Shakambhari, an incarnation of goddess Parvati

Banashankari Devi temple at Badami

Shakambhari is the deity at Banashankari temple, Badami which was originally built by Chalukya kings

Banashankari Devi Temple or Banashankari temple is a Hindu shrine located near Badami, in Bagalkot district, Karnataka, India. The temple is popularly called Banashankari or Vanashankari since it is located in the Tilakaaranya forest. The temple deity is also called the Shakambhari , an incarnation of the goddess Parvati. The original temple was built by the 7th century Badami Chalukya kings, who worshipped goddess Banashankari as their kuladevi (tutelary deity)

Banashankari temple with deep stambha (lamp tower)


Ringing the temple bell at Banashankari temple, Badami

Historians have dated the original temple to the 7th century AD – the Kalyani Chalukya period to Jagadekamalla I in 603 AD (according to epigraphic inscriptions) who installed the image of the goddess as their kuladevi. The present refurbished temple was built in 1750, by Parusharam Agale, a Maratha chieftain.


Banashankari temple surroundings at Badami

The temple was built initially in the Dravidian architectural style. The rebuilt structure is in the Vijayanagara architectural style. The temple is enclosed by a high wall on all sides. The main structure has a mukha mantapa (portico), ardha mantapa (entrance porch/chamber in front of the sanctum) and a sanctum topped by a Vimana (tower). The main sanctum of the temple has the image of goddess Banashankari deified in it. The black stone sculpture depicts the goddess seated on a lioness trampling a demon under her foot. The goddess has eight arms and holds a trishul (trident), damaru (hand drum), kapaalpatra (skull cup), ghanta (war bell), Vedic scriptures and khadga-kheta (sword and shield). The goddess was the Kuladevi (tutelary deity) of the Chalukyas.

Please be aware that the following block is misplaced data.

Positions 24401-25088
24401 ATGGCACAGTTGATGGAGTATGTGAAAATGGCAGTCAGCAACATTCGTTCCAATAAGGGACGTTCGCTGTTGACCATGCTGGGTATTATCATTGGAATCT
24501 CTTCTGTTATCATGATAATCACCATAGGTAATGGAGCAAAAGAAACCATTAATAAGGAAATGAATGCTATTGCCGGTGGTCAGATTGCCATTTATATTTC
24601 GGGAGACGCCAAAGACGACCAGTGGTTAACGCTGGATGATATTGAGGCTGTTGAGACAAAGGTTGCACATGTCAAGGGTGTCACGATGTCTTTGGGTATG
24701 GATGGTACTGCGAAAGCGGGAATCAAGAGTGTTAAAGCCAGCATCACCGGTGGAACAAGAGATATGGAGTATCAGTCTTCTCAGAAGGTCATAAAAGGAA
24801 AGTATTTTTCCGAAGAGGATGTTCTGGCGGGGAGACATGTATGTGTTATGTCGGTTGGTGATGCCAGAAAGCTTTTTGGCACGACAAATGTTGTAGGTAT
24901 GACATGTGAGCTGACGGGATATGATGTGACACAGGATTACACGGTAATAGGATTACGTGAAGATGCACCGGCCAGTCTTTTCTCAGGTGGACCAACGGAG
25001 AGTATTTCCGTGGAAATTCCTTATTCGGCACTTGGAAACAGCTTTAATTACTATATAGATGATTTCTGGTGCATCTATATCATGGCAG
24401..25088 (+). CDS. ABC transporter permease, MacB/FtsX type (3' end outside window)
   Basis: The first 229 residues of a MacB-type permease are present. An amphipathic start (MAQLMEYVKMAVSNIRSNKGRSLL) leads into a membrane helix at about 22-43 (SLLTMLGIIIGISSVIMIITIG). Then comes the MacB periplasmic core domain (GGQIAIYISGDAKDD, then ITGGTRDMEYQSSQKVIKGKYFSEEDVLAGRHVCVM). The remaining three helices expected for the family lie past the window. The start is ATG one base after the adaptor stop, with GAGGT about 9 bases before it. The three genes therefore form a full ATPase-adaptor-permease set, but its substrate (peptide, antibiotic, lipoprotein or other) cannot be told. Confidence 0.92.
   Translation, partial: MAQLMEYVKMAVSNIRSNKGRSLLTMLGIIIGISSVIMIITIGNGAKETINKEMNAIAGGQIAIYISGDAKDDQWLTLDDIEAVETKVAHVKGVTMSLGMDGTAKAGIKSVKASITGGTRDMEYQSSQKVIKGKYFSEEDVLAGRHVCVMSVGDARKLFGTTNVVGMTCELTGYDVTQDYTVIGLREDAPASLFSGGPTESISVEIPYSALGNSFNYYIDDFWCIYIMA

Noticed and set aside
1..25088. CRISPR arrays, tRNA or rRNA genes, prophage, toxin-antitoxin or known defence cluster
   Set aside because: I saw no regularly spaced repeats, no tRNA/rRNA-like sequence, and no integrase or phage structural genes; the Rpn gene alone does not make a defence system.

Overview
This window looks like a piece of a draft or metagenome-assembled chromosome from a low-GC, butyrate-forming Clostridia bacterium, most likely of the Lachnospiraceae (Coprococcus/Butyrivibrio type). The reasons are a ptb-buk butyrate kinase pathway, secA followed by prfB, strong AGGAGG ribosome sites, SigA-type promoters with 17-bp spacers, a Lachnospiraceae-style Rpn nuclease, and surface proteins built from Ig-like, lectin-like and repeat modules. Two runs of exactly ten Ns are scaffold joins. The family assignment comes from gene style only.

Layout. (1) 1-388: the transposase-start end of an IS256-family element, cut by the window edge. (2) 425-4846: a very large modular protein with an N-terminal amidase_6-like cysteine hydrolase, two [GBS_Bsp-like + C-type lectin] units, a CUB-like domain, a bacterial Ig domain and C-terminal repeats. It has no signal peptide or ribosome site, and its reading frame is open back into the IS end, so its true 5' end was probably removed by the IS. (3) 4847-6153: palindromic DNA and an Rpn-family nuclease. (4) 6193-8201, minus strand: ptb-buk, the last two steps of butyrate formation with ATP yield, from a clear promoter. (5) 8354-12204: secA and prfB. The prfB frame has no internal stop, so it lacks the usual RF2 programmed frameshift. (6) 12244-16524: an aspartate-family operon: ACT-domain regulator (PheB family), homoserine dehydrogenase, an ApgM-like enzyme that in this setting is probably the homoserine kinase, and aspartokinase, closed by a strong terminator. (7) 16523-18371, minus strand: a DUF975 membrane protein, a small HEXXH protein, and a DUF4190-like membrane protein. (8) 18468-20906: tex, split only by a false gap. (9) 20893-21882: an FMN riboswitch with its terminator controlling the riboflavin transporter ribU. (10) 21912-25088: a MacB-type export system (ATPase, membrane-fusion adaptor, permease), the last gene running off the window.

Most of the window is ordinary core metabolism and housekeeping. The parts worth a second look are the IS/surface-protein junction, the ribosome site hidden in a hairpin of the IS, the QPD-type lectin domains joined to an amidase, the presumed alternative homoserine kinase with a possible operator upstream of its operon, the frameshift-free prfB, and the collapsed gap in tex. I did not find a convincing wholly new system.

Cobra carving in stone at Banashankari temple, Badami

There is a 360 ft (109.7 m) square water tank in the forefront of the temple at the entrance, which is locally called as Haridra Tirtha. The pond is enclosed with stone mantapas (halls) on three sides. A pradakshina or circumambulatory path surrounds the tank.

Lamp towers (Deep stambh) are seen in the foreground of the temple on the west bank of the pond and also at the entrance. The tower on the bank of the tank is also an uncommon guard tower which is “reflects the Vijayanagara blend of Hindu and Islamic style“. It is called the Victory Tower.

Temple ecosystem supports many people


The temple celebrates its annual festival called Banashankari jatre, in the months of January or February. The festival comprises cultural programmes, boat festival as well as a Rath yatra, when the temple goddess is paraded around the city in a chariot.


The scriptures Skanda Purana and Padma Purana state that the demon Durgamasura harassed the local people constantly. Answering the prayers of the Devas (demi-gods) who appealed to God through a sacrifice to protect them from Durgamasura, the Lord directed the goddess Shakambhari to help the people. The goddess appeared through the fire of the Yagna (fire-sacrifice) in the form of the goddess Shakambhari. She then killed the demon after a fierce encounter and restored peace in the region. Banashankari is considered as the incarnation of goddess Parvati, who is the consort of god Shiva.

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Milind Vishwas Sathe

Milind Vishwas Sathe is the founder of Art India Foundation, a non profit organisation, which runs "Khula Aasmaan" as its flagship project. Khula Aasmaan is a platform for creative expression by children. Khula Aasmaan is free. Milind also runs Indiaart Gallery, the art portal and New Media Ventures which is a consulting firm in the area of digital strategy. He is an avid photographer and a blogger. His active interests include travel, photography, cycling, history, media and social transformation projects. View all posts by Milind Vishwas Sathe

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